Summary: In America we are blessed in ways that the world can only dream about and hope for. A return to the basics of the Bible would go a long way toward healing a wounded nation.


A collector of rare books ran into an acquaintance who told him he had just thrown away an old Bible that he found in an old box in his grandmother’s attic; he said that it had been printed by Guten-somebody-or-other. “Not Gutenberg!” gasped the collector. “Yes, that was it! Gutenberg!”

“You idiot! You’ve thrown away one of the first books ever printed. A copy recently sold at auction for half a million dollars!” “Oh, I don’t think this book would have been worth anything close to that much” replied the man. “It was scribbled all over in the margins by some guy named Martin Luther.”

Folks, the Bible is valuable but not because it’s an old book . . . Gutenberg printed the first copies of it . . . Martin Luther may have scribbled his name in it. The Bible is valuable because it is the living, eternal Word of God! And no other book can be compared to it.

Probably the most pungent expression of the value of God’s Word – at least that I know about - is R. G. Lee’s description of the Bible:

“The Bible is a book beyond all books, as a river is above and beyond a rivulet . . . as the sun is above and beyond a candle’s brightness . . . as wings of an eagle are above and beyond the wings of a sparrow. It is supernatural in origin, eternal in duration, inexpressible in value, immeasurable in influence, infinite in scope, divine in authorship, human in penmanship, regenerative in power, infallible in authority, universal in interest, personal in application, and inspired in totality. The Bible is the Book that has walked more paths, travelled more highways, knocked at more doors and spoken to more people in their mother tongue than any other book this world has ever known or will ever know.”

No other Psalm speaks more eloquently about God’s Word than the 119th - and because this psalm contains 176 verses arranged as an acrostic based on the Hebrew alphabet, we shall exercise our privilege of studying it for six sessions . . . and today we begin with the first section Aleph – Psalm 119:1-8 . . .

Could the purpose of the psalm be stated more clearly? God’s Word tells us how to know God and, once we know God, we discover that obedience to His Word is our pathway to being blessed by Him.

It is obvious that the psalmist understood that to truly “know” God is to live as blameless a life as possible and, as life is lived blamelessly, the blessings of God are showered upon His children accordingly. You might even say that what we see here is an “obedience-reward” principle at work – not too different from parental “obey the rules- receive a reward” strategies employed by some moms and dads to motivate their children to be and do good - and not just at Christmas Time!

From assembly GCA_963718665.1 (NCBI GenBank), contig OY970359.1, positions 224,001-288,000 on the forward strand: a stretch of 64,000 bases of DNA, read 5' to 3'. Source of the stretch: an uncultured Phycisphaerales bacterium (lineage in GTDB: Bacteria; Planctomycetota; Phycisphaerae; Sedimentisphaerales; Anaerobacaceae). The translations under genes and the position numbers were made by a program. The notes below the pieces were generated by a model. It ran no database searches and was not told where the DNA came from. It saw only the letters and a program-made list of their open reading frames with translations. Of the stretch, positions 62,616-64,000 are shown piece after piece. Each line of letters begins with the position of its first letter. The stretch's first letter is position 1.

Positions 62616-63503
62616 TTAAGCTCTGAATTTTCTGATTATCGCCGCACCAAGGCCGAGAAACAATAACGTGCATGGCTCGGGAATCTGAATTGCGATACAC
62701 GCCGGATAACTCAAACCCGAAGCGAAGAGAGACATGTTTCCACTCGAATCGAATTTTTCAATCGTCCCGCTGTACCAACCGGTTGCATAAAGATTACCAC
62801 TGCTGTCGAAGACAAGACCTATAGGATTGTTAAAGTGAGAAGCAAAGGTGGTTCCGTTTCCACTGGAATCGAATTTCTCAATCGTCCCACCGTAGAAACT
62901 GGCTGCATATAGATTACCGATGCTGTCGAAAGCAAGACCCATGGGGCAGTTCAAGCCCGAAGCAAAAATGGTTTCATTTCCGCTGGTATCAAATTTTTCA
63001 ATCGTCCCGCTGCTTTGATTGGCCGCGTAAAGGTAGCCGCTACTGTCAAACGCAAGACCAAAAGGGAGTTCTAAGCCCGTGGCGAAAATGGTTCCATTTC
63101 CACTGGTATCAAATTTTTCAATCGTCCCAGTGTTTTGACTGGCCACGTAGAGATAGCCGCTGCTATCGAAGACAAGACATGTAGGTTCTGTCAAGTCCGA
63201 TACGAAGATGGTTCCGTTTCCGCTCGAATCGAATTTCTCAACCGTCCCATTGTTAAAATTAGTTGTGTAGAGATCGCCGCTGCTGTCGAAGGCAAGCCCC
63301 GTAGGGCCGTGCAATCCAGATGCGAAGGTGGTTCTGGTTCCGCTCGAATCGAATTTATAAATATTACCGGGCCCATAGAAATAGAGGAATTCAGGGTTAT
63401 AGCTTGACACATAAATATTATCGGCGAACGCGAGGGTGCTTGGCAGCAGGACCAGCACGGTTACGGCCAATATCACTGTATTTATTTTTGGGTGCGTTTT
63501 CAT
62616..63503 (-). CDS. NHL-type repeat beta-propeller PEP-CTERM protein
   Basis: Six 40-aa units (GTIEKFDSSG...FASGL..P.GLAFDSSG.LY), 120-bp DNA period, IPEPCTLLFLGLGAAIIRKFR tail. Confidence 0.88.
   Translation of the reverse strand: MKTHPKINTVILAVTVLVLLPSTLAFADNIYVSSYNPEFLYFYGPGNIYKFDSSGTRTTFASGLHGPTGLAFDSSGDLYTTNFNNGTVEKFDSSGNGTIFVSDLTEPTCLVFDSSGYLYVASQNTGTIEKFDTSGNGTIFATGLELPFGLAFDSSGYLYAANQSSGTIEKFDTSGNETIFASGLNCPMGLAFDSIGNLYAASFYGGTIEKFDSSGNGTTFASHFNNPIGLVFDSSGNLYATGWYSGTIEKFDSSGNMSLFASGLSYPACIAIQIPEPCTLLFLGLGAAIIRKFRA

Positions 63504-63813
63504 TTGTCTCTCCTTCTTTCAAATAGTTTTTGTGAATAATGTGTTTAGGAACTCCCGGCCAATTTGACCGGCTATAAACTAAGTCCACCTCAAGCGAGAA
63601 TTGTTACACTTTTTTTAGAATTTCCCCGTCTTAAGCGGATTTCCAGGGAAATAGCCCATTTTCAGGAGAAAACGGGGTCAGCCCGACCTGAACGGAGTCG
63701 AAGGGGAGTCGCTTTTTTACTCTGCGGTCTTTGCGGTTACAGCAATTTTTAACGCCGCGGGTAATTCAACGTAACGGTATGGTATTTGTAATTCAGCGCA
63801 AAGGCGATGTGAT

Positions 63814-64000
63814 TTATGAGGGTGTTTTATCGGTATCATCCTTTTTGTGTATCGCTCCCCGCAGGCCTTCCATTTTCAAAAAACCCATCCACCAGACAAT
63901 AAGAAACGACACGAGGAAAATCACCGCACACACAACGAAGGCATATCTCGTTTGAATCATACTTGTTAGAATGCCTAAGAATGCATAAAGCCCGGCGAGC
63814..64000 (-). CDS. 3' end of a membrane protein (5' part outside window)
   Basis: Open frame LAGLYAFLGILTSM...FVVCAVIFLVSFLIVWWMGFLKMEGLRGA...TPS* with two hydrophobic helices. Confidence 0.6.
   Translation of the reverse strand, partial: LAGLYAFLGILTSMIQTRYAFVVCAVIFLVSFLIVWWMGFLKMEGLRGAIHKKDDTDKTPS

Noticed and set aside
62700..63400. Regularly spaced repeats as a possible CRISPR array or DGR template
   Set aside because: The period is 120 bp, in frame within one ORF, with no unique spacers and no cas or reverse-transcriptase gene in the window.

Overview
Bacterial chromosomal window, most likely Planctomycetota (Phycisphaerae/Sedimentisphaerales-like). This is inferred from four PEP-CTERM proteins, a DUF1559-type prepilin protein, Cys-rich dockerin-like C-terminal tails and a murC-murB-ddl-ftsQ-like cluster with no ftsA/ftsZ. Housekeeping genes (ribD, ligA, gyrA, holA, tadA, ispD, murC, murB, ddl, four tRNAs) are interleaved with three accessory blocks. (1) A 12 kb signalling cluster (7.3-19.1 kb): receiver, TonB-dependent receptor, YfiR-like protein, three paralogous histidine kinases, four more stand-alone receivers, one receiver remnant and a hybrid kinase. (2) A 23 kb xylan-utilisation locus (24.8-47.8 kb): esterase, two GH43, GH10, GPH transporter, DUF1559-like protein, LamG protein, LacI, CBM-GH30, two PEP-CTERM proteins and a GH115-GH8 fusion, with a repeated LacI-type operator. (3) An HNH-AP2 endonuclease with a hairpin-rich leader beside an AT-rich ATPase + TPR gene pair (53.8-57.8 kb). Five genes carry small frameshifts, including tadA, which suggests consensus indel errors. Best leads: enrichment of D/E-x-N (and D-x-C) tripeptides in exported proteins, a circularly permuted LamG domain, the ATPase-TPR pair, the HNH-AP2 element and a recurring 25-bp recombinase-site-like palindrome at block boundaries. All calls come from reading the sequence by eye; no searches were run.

Would you agree that to first know God and then know Him better ought to be a major objective of the Christian Life? Maybe a better way to state it would be, “The Christian’s goal is to be God’s and to do God’s Will”. As children of our Heavenly Father, we certainly do want to be and do good, yes, yet much more importantly we must aim to please HIM in terms of who we are . . . what we do . . . in every way, every day.

What about this business of “blameless” living? Can it really be said of me or you that any one of us is “blameless”? After all, did not our sins help nail Jesus to the Cross? No and Yes. No, it cannot be said of any of us that we are without sin. Yes, the sins of mankind including mine and yours sent our Savior to the Cross.

HOWEVER, freely and lovingly He bore our sins on the tree to free you and me from the penalty we deserved - all because of the grace of God who loved us and sent His Son to die for us. Grace intervened on our behalf . . . saved us . . . sanctified us . . . brought us safe thus far . . . is leading us Home. Indeed:

“God’s Grace is sufficient for every need!” Whereas we share the blame, the shame, the disgrace of sinning against God, our Father so loved that He gave! And in response to His giving, we repented of our sins and thereby received

His gift of salvation, and in addition, we received the gift of the Holy Spirit of God to guide and empower us to walk in the ways of the Lord . . . lead us in the paths of righteousness . . . keep us from straying . . . to bring us back when we go astray.

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